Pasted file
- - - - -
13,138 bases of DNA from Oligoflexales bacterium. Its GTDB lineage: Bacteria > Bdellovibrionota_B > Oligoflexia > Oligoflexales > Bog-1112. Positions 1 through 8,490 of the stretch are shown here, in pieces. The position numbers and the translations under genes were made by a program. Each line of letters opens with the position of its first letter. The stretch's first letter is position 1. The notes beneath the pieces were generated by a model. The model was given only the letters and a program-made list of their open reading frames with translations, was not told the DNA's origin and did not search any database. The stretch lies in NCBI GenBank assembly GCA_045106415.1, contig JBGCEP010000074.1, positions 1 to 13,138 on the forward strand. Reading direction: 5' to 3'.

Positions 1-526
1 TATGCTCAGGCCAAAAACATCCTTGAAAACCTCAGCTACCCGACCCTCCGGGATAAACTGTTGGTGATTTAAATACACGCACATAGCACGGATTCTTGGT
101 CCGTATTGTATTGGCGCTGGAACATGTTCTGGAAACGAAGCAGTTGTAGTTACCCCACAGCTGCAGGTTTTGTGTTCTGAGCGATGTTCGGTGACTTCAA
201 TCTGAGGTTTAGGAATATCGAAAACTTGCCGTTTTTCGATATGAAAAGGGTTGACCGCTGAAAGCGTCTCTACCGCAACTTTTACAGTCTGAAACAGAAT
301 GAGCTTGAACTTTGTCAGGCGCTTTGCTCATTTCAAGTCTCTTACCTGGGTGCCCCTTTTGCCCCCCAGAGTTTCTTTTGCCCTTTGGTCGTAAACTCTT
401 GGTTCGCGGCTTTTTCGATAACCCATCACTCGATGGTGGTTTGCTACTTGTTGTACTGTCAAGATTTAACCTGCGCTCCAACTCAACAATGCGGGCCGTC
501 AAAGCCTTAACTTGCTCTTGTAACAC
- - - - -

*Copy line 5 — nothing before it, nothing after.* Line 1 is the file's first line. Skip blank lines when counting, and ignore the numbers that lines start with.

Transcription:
201 TCTGAGGTTTAGGAATATCGAAAACTTGCCGTTTTTCGATATGAAAAGGGTTGACCGCTGAAAGCGTCTCTACCGCAACTTTTACAGTCTGAAACAGAAT